Neighbourhood Plan

Information about the neighbourhood plan concept is given below – and see also  Bodmin Moor Neighbourhood Plans*

Want to see what a draft plan looks like?  St Cleer has already started the process – see their latest draft plan*.


In light of the suggestion made after the parish meeting of 11th June 2013, there has been discussion about whether and how we want to go ahead with a neighbourhood plan. This has been considered at parish meetings; it was recognised there are merits in the idea, and it was agreed that, if we are to have one we would have it alone, and not as part of a larger area plan.  However, the issue is now ‘on hold’, largely because of the legal requirement that there would need to be more than 20 individuals on the steering committee, and not enough volunteers came forward.

Derris explained that, although it would involve some hard work from parishioners, neighbourhood planning has a lot of benefits.  Already, St Neot and St Cleer are considering the idea, and it may be possible to work together to develop a broad Southern-Bodmin-Moor umbrella plan, with more detailed sections specific to the individual parishes included.

So what is a neighbourhood plan?  In essence, it is a twenty-year plan that defines the broad planning aims of the neighbourhood.  It might identify which areas are to be considered for future building, and which are to be protected from future development;  it could give guidance on renewable energy, housing, industry, heritage-site protection, landscape protection, and so on.  It should be self-inspired, i.e. produced from within the neighbourhood, and not imposed from above.  Once completed, it would need to be examined by the Planning Inspector (at the cost of the Cornwall Council), and if it meets the required standards, it would be put to a referendum of all parishioners.  If voted for by the majority in the referendum, the  neighbourhood plan carries real legal weight. Decision-makers will be obliged, by law, to take what it says into account when they consider proposals for development in the neighbourhood.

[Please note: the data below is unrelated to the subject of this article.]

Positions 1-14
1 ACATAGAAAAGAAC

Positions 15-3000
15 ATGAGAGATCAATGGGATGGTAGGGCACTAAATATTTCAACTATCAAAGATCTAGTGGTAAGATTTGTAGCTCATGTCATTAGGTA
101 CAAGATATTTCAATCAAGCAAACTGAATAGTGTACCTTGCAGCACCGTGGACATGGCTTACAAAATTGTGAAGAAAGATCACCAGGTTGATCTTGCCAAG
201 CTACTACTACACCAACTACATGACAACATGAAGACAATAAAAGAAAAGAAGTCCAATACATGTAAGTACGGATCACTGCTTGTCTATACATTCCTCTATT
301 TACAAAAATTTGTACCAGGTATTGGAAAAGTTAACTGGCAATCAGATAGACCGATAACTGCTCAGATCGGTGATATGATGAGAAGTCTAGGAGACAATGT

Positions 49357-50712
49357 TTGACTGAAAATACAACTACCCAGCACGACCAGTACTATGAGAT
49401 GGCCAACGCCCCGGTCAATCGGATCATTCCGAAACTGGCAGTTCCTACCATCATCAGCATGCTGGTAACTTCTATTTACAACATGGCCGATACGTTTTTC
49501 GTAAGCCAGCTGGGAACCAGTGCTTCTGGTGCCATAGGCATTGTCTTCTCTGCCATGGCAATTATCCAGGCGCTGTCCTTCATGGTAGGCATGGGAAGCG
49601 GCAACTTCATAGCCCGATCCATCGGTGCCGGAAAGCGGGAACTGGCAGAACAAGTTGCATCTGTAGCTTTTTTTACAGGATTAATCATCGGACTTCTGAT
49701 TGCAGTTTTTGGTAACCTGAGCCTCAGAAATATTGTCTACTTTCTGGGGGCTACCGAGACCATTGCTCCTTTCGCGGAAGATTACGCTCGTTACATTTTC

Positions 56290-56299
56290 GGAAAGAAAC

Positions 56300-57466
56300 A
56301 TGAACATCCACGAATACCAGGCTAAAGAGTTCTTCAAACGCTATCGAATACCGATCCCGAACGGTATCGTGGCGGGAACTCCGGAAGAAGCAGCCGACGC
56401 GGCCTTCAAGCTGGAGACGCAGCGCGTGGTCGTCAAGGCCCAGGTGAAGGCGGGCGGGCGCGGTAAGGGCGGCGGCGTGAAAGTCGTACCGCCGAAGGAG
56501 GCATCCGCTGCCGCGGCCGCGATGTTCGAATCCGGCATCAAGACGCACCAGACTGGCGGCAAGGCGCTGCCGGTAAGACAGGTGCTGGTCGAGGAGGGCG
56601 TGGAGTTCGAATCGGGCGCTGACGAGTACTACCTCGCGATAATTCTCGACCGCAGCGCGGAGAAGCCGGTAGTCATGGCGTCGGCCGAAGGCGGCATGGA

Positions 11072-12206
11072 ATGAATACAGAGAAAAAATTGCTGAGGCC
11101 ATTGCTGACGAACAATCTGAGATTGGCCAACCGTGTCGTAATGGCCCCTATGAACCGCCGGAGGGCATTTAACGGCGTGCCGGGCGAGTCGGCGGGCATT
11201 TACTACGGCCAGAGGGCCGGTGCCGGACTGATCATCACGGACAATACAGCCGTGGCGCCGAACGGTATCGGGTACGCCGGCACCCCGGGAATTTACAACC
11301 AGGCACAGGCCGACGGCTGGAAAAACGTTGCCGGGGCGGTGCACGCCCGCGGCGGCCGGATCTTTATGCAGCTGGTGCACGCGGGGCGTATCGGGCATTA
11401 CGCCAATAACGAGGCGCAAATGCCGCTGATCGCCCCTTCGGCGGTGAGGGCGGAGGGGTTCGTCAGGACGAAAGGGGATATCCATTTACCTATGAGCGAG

>> Find out more  –  An introduction to neighbourhood planning* – a short step-by-step guide to neighbourhood planning

What support can we get?  Not only has Derris declared her willingness to support the parish in this process, but the local planning authority is legally obliged to provide ‘technical advice and support’ to communities preparing neighbourhood development plans – but it’s up to the community to decide what this should be.  Funding support may also be available:  the government has recently awarded a contract to Locality in partnership with the Royal Town Planning Institute, Planning Aid England and partners to deliver a new £9.5 million, 2-year programme to support communities to progress their neighbourhood development plans and neighbourhood development orders.

As explained on mycommunityrights.org.uk* website, the Supporting Communities in Neighbourhood Planning programme will support groups developing neighbourhood plans in two ways:  direct support* – advice and support, with an average value of equivalent to £9,500, tailored to meet the needs of supported neighbourhoods;  and grant payments* of up to £7,000 per neighbourhood area, to contribute to costs incurred by the group preparing a neighbourhood plan or order.  Neighbourhoods may apply for either or both kinds of support.

  • direct support – advice and support, with an average value of equivalent to £9,500, tailored to meet the needs of supported neighbourhoods
  • grant payments – up to £7,000 per neighbourhood area, to contribute to costs incurred by the group preparing a neighbourhood plan or order.

– See more at: http://mycommunityrights.org.uk/neighbourhood-planning/#sthash.QQiEpkLl.dpuf

>> Find out more  –  Supporting Communities in Neighbourhood Planning 2013-15*  – a government-produced factsheet (March 2013) about the support available (financial and otherwise) for communities wishing to undertake neighbourhood planning.